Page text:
Whole Foods is currently remodeling Ideal Market, and will keep the name, according to Paradise. The remodeled historic boulder store is set to open in August, paradise says.

The supernatural foods retailer converted the larger former Wild Oats Natural Marketplace store into a Whole Foods Market banner store in January.

Another project coming up in Boulder is to remodel the Wild Oats store at 1651 Broadway. Whole Foods has a unique plan for this store, which is to completely remodel it and rename it Alfalfa's, which was the popular Boulder-based natural foods store chain Wild Oats acquired in the late 1990's, according to Rocky Mountain region president Will Paradise. Wild Oats renamed all the Alfalfa's stores Wild Oats.

It's doubtful Whole Foods is attempting to create a new national, or even regional, banner by bringing back the Alfalfa's name, although they might use it to a limited extent elsewhere in the Rocky Mountain region.

Rather, Whole Foods has approached the Rocky Mountain region, and especially Wild Oats' hometown of Boulder, Colorado, in a unique way because of its history of being where the no longer Wild Oats Markets, Inc. was founded, along with the fact Whole Foods inherited numerous stores in the city.

Prior to the Wild Oats acquisition-merger, Whole Foods had only one Whole Foods Market in Boulder. That store, which is located on Pearl Street in the city, still remains open along with the others mentioned above. Whole Foods has plans to enlarge and remodel that store as well. Plans are to have the project completed by late 2010 or early 2111, according to Paradise.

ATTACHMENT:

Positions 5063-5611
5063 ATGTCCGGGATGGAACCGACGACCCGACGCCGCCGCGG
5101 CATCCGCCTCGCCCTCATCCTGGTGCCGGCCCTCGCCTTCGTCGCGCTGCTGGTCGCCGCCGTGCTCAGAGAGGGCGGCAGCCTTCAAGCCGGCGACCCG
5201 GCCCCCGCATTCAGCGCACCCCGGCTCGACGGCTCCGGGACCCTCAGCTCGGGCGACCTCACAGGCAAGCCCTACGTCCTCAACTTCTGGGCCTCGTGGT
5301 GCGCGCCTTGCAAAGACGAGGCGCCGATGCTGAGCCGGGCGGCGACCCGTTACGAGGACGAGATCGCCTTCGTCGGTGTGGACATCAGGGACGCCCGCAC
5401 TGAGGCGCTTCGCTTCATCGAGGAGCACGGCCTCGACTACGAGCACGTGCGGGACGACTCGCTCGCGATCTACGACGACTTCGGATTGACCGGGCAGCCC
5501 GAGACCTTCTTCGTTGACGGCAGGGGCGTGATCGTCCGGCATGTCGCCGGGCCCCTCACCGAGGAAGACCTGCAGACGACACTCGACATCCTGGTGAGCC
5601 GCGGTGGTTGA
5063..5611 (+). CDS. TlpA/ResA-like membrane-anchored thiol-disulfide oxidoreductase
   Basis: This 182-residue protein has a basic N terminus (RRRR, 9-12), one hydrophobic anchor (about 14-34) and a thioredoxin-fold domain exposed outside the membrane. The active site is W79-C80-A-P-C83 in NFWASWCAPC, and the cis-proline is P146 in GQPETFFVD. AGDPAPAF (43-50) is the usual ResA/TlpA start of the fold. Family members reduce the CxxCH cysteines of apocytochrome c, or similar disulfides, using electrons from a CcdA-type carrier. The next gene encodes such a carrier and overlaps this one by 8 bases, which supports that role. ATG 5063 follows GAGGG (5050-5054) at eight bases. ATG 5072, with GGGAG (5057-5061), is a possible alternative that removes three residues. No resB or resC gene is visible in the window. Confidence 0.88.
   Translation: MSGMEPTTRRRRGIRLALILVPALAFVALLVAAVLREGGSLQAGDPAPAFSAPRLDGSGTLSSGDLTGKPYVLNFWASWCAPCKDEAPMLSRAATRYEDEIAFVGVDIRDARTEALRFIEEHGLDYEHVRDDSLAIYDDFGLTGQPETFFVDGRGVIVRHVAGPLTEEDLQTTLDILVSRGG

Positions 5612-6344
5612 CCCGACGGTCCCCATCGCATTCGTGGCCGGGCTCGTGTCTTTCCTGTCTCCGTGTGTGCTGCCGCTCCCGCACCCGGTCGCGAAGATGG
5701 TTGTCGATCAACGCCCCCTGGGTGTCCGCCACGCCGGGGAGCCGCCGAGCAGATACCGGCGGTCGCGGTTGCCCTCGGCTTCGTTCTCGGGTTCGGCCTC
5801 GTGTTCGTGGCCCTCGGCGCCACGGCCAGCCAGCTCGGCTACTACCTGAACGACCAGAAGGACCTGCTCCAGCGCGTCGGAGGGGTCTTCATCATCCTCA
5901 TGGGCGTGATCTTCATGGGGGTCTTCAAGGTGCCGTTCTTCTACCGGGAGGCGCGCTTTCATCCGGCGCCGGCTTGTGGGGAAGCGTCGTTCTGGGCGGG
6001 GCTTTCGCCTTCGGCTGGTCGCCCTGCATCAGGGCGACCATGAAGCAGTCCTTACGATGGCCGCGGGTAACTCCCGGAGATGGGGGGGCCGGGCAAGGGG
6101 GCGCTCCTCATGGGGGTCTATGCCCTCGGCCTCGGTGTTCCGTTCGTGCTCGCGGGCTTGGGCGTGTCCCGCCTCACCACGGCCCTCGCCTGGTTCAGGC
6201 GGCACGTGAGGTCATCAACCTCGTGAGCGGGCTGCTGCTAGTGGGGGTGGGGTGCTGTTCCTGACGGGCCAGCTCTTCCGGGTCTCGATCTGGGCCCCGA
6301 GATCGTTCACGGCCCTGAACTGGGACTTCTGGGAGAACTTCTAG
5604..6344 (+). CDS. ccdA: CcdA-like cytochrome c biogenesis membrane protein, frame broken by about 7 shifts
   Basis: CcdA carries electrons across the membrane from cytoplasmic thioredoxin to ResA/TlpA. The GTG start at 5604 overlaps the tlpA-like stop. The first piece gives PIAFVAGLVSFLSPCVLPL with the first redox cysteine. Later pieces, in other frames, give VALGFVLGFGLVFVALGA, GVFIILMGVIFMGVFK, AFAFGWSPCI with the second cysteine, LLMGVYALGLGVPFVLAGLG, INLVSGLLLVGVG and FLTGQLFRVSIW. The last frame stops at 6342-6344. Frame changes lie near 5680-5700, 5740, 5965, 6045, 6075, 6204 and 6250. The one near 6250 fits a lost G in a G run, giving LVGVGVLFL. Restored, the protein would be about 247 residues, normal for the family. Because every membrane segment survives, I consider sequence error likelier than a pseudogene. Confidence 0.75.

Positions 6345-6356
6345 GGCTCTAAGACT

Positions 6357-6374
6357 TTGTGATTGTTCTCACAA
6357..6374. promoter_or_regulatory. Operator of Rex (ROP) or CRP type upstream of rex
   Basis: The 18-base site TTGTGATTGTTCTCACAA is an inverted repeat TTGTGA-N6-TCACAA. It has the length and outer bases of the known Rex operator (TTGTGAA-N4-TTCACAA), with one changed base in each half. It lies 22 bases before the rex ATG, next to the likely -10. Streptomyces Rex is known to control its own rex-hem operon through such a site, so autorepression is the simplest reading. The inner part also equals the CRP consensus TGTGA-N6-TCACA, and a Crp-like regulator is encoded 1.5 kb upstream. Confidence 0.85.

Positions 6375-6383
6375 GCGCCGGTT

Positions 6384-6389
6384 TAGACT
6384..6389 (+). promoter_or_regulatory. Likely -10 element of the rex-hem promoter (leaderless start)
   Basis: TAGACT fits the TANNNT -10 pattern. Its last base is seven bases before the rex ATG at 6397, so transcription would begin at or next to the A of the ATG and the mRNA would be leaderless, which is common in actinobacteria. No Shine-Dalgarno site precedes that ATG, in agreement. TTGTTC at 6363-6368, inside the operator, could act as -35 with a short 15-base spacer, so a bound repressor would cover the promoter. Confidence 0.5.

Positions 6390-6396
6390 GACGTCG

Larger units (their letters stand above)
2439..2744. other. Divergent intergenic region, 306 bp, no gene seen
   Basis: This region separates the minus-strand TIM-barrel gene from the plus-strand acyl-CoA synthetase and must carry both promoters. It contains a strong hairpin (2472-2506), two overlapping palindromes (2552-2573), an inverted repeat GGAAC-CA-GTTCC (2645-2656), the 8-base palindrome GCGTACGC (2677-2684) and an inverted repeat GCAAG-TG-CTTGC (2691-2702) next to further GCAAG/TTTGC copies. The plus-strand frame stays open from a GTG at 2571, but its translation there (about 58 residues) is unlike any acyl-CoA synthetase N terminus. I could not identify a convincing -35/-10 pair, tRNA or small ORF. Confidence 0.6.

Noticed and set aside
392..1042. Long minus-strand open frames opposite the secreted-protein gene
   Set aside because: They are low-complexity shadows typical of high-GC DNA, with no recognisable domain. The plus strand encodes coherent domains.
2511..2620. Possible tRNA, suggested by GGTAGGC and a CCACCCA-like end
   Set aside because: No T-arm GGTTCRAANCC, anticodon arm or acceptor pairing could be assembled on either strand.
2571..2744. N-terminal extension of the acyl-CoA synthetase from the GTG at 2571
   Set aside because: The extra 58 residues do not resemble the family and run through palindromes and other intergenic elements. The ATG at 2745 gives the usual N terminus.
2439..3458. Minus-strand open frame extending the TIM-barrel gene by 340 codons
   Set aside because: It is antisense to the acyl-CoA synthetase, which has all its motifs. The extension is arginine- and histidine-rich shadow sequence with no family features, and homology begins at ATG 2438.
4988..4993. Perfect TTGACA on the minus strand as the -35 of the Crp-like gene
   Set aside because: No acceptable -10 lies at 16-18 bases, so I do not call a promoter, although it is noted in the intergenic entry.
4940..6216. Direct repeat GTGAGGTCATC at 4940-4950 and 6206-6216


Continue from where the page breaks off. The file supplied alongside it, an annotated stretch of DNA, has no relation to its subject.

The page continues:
Meanwhile, with the lease negotiations for the Wild Oats building, which is set to be converted to the first of the format Whole Foods Express, still in progress, it appears the conversion of the store into the new fresh, prepared foods-focused 15,000 -to- 20,000 square foot natural and organic small-format food store is in limbo at present.

Since Whole Foods has had problems arriving at the lease extension terms with the landlord thus far, the retailer has yet to begin converting and remodeling the store to the Whole Foods Express format. Therefore, it's unlikely that even if the parties agreed on the terms of a lease extension this week, it would be possible for Whole Foods to open the Express store this year.

The supernatural foods retailer hasn't given up on or shelved the Whole Foods Express format though, according to Paradise. Rather, it's a lease extension issue on the Wild oats store building, not a format issue.

Converting the store into the Express format though is key to Whole Foods' Boulder strategy, which is to have two Whole Foods banner stores, one Alfalfa's (which will have some format differences as well), one Ideal Market (which is a bit different format than a Whole Foods market), and the Whole Foods Express small-format combination fresh, prepared foods and natural foods market.

If the lease negotiations fall through, it's likely Whole Foods would close the Basemar Shopping Center Wild Oats banner store.

The conversion of the Basemar Shopping Center store also is important in that it will be Whole Foods' first Whole Foods Express format store and thus a model for any others the retailer might want to open in other parts of the U.S.